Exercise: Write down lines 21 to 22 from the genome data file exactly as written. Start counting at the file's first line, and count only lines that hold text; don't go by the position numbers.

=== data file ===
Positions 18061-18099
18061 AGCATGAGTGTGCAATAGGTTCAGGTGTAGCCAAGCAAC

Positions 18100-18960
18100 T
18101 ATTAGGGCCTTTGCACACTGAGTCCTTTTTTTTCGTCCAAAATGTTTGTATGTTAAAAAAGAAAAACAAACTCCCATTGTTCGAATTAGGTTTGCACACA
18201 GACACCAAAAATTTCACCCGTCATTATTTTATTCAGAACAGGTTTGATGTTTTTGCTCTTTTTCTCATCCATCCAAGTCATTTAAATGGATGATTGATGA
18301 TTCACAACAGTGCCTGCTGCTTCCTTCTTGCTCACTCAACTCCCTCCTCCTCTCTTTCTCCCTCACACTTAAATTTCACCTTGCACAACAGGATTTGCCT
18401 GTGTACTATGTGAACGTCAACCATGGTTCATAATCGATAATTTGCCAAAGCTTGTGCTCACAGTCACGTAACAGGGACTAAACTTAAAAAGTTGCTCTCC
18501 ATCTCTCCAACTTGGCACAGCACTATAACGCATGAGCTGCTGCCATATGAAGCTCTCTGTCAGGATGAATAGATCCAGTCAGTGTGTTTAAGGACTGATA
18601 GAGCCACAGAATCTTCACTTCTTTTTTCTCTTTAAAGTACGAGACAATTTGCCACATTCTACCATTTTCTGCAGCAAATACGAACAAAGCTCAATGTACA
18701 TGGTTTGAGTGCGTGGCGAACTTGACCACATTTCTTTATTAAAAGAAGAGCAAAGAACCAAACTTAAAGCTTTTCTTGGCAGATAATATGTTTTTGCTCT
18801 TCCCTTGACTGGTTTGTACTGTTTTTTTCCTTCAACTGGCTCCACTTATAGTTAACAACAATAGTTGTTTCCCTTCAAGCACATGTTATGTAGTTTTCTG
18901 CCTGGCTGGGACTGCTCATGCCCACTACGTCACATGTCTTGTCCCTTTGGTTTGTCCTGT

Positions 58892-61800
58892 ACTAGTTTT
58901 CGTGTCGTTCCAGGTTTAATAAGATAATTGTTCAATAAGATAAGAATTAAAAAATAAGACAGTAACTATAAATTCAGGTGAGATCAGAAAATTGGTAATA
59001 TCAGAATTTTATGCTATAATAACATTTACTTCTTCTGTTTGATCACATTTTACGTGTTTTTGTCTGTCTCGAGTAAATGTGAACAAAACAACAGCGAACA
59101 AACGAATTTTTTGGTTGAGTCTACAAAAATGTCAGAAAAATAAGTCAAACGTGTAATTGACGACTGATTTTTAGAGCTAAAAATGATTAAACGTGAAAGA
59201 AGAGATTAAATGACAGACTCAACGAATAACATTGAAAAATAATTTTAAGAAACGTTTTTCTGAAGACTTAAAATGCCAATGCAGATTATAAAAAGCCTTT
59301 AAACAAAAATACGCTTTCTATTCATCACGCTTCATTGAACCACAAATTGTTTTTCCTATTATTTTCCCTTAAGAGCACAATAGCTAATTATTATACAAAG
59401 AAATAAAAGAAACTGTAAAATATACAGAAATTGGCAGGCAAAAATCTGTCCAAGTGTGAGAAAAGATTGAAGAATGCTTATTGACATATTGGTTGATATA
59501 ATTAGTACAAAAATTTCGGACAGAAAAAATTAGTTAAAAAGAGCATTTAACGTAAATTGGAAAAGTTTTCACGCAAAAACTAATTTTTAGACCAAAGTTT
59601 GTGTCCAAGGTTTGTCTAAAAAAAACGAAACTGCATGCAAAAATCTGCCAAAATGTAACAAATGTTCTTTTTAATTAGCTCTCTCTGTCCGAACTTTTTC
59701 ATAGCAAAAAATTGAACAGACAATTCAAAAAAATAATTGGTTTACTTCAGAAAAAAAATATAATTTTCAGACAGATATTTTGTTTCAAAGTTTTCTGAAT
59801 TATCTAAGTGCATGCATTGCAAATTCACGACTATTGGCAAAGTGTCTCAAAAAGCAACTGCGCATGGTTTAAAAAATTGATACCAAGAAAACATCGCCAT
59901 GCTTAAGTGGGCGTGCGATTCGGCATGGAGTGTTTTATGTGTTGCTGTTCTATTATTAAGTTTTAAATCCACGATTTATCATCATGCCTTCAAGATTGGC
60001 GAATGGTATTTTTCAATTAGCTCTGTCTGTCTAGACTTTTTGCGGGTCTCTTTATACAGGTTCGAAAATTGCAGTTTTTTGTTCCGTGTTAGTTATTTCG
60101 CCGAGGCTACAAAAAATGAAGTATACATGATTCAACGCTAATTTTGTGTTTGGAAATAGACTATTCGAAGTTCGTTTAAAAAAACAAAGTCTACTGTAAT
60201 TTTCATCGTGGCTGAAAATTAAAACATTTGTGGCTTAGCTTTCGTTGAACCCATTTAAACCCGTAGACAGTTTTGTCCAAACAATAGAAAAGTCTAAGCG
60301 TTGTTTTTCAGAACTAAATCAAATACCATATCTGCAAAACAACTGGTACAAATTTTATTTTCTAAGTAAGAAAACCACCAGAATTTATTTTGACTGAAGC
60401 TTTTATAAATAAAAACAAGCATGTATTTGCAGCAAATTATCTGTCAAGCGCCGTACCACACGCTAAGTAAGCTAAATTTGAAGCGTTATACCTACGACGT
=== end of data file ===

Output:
59401 AAATAAAAGAAACTGTAAAATATACAGAAATTGGCAGGCAAAAATCTGTCCAAGTGTGAGAAAAGATTGAAGAATGCTTATTGACATATTGGTTGATATA
59501 ATTAGTACAAAAATTTCGGACAGAAAAAATTAGTTAAAAAGAGCATTTAACGTAAATTGGAAAAGTTTTCACGCAAAAACTAATTTTTAGACCAAAGTTT